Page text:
Common Summer Pests of the Northeast

By Julie Bawden-Davis

The warm and humid summer weather in the Northeast draws a variety of pests. The following troublemakers enjoy dining on your landscape at this time of year.*


Serpentine markings on leaves are a sure sign of this pest. There are a wide variety of leafminers, and most adults are very small — about 1/8 inch long. The adult leafminer is generally black, looks like a tiny fly and lays eggs on foliage. The eggs hatch and become very small, legless larvae. The leafminer larva finds nourishment by “mining" the interior of plant foliage. The damage caused is more of a nuisance than a problem, except when feeding is extensive. The larvae feed on the foliage of potatoes, chard, peppers, spinach, beets and lettuce.1

  • Designation: nuisance.
  • Remedy: Protect susceptible crops with spunbonded polyester row cover when the plants are seedlings. To prevent spread of the pest, remove infected leaves promptly.


Yellow with black stripes, this beetle is easy to see in the garden. Its crimson and black-spotted larva is equally eye-catching.2 Both the adult beetle and larva are destructive, feeding on a wide variety of crops, including tomatoes, potatoes, tomatillos, eggplants and ground cherries.

  • Designation: nuisance and harmful.
  • Remedy: Apply a thick layer of mulch around susceptible garden plants to make it difficult for the larva to get to the plants and feed. Hand removal of both the beetle and larva is also effective. Simply knock them off plants and into a pail of soapy water to kill them. Also encourage natural enemies, including birds.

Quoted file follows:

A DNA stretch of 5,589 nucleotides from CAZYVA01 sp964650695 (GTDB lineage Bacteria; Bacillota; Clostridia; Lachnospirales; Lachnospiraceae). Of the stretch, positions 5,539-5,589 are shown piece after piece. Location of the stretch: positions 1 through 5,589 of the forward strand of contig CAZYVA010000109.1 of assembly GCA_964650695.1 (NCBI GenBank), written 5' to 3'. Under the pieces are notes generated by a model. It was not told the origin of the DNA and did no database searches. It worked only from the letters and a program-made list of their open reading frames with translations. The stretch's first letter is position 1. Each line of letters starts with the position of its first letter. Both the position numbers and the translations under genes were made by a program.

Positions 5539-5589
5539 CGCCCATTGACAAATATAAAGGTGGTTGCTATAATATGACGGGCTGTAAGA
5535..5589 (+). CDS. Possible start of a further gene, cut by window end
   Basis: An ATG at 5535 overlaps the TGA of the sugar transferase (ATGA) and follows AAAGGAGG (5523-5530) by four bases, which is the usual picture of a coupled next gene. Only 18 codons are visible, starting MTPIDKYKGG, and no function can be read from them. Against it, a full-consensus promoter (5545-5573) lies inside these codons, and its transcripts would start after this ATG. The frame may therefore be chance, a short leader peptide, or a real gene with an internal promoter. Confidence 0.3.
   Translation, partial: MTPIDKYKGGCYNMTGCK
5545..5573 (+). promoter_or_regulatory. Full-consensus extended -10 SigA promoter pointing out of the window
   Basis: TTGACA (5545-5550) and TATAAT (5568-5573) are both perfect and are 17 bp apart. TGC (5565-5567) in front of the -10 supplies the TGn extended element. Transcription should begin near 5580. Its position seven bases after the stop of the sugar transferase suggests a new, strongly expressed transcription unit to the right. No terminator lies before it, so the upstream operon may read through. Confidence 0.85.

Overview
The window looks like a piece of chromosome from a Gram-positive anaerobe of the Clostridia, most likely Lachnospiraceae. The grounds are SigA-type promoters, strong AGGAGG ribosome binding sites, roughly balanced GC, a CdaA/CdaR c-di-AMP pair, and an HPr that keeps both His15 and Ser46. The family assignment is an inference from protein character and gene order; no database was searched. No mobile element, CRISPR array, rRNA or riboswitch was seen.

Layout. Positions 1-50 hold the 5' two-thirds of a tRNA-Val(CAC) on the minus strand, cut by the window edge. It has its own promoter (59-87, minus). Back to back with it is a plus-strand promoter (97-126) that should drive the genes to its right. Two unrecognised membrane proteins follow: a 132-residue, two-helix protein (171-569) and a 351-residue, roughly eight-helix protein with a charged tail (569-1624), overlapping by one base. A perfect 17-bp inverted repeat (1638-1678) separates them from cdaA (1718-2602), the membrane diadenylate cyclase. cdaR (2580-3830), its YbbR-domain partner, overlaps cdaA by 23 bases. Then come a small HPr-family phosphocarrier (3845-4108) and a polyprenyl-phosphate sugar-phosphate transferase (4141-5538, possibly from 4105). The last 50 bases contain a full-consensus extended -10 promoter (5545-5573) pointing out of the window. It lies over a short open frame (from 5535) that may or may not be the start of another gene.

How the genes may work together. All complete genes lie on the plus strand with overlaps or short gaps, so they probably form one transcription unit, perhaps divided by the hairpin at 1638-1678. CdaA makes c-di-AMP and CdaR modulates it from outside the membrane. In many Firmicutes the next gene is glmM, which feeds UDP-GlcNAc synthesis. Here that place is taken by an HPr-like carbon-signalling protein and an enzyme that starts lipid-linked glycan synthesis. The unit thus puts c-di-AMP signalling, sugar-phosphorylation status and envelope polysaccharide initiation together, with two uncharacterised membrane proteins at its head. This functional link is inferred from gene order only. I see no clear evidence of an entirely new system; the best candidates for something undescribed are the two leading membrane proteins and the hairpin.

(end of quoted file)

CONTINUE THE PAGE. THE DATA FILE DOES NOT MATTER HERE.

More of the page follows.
As its name suggests, the stinkbug produces a foul odor as a defense mechanism when threatened. The bug is 1 inch long, brown and has a shield-shaped back. The Brown Marmorated Stinkbug, which first appeared in Pennsylvania in 1998, has become an invasive species in the northeast.3 In addition to feeding on many ornamental plants, the stinkbug feeds on fruit trees and vegetable plants, including soybeans. The pest seeks shelter indoors during the winter months.

  • Designation: nuisance and harmful.
  • Remedy: Prevent the stinkbug from entering your home by closing up any entry points around the perimeter of your house.

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1. National Gardening Association Editors, "Leafminer,"

2. "Colorado Potato Beetle," Penn State College of Agricultural Sciences Entomology, 2015.

3. Steve Jacobs, "Brown Marmorated Stink Bug," Penn State College of Agricultural Sciences Entomology, February 2015.

* For a quick remedy for most of the pests listed, treat with the wide-reaching Amdro Quick Kill Outdoor Insect Killer (RTS). This ready-to-spray product kills more than 500 landscape pests, making it your go-to summer pest control for any region. Remedy time will vary, depending on the size of the garden or yard. Most control measures involve taking simple steps. Follow all product label recommendations to ensure the greatest chance of pest control.